By Jeremy Hallock
By James Khubiar
By Observer Staff
By Kelly Dearmore
By Jim Schutze
By Rachel Watts
By Lauren Drewes Daniels
Some artists are so good they get in their own way. And sometimes the world and events just conspire against them.
Los Angeles-based trio Autolux might be the poster child for these cruel realities.
How about the time in 2002 that drummer Carla Azar crushed her elbow in a potentially career-ending backstage fall? The joint, fortunately, was repaired—albeit in a risky procedure that included the use of eight titanium screws.
What of the two years after completing tours supporting the band's stellar 2004 debut Future Perfect, where principal songwriter and guitarist/vocalist Greg Edwards admittedly "lost his way"?
Or how about the folding of the DMZ record label formed by the Coen Brothers and T-Bone Burnett, who made Autolux their first signing, ultimately shocking and confusing the Sony label sponsors expecting music in the vein of O Brother, Where Art Thou rather than the next My Bloody Valentine? And speaking of MBV: How about Autolux's late cancelation of their appearance at last year's All Tomorrow's Parties event, which was curated by My Bloody Valentine, so that Edwards could be available for his child's birth?
In the face of such traumas, the band was finally able to release its six-years-coming sophomore effort, Transit Transit, in August. Perhaps just as satisfying and important for fans, the band is finally on a nationwide tour again. And while Transit Transit has left some fans scratching their heads the same way Kid A affected fans of OK Computer, this much isn't debatable: The chance to see Autolux live is something not to be squandered.
Speaking with Edwards, who prior to Autolux served as the bassist in the band Failure, on the eve of their tour launch, he admits that getting Transit Transit released was something of a challenge.
"I was doing lots of sonic dabbling that sounded really interesting, but could never really translate into performance pieces for playing live," explains Edwards.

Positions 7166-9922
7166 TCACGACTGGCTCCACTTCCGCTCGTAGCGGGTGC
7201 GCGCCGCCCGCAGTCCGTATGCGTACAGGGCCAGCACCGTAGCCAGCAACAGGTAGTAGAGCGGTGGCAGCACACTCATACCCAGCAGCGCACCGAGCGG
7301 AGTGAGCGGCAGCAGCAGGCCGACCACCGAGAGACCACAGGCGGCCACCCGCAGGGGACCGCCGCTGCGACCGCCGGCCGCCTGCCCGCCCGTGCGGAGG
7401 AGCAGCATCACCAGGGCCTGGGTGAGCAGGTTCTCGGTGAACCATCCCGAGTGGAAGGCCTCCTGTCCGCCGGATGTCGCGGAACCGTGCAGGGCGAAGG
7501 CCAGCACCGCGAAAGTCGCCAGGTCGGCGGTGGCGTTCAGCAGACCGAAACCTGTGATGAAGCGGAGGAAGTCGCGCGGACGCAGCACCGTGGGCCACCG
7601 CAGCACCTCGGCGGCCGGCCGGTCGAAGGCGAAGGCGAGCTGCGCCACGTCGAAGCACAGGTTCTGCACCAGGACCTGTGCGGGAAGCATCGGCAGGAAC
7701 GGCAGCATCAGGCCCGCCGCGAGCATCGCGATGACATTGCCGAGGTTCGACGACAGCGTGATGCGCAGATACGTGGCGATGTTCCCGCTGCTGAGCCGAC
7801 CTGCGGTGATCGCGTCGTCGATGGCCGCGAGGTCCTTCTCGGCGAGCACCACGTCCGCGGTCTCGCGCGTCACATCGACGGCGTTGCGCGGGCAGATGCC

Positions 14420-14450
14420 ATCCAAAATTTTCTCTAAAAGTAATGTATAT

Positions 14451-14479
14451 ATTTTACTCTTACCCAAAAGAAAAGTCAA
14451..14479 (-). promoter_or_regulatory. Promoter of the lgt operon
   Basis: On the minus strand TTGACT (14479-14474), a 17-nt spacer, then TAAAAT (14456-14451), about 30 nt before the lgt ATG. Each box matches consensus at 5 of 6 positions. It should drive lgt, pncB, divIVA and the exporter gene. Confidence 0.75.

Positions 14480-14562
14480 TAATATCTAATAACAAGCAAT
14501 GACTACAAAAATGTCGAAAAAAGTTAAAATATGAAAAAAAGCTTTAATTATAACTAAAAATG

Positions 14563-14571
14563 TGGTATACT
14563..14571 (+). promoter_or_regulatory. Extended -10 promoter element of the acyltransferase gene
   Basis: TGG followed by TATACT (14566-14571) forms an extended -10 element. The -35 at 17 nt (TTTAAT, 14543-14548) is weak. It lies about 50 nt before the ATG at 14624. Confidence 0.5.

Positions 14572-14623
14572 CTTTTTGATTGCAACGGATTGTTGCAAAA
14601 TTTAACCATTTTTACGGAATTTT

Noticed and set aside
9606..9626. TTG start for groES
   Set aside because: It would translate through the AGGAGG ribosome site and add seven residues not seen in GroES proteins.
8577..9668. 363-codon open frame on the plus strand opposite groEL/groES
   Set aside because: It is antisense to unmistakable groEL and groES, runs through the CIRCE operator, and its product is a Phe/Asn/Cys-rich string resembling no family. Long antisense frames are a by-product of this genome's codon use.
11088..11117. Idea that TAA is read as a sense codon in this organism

In addition, he got married (to Raveonettes vocalist Sharon Foo), and was spending part of each year in her native Denmark. The band finally reconvened about 18 months ago, restarting the recording process. While the first record was produced by Fort Worth native Burnett, the band decided to record the album in their rehearsal space and self-produce this release, with Edwards serving as sound engineer.
"If the sound wasn't coming out the way it was supposed to, I had to figure out why," Edwards says.
The result is that Edwards, Azar and bassist Eugene Goresheter have released an album that provides some musical bridges back to Future Perfect but is much more sonically nuanced. Azar's complex rhythmic signatures (she's been a go-to session drummer for Joe Henry, P.J. Harvey, John Frusciante and Burnett, among others) are mixed with electronic beats and processed, recorded sounds (like the freezer door in Edward's Copenhagen house), as all three performers share vocals. The songs that tie Transit Transit to Future Perfect (initial single "Supertoys" and "Census") satisfy those craving the old sound. But it's the disc's more minimalist title track and closer, "The Science of Imaginary Solutions," that is more likely to draw listeners in and keep them over time.
Six years is a long time between albums. Long enough, it seems, for Autolux to have found their way once again.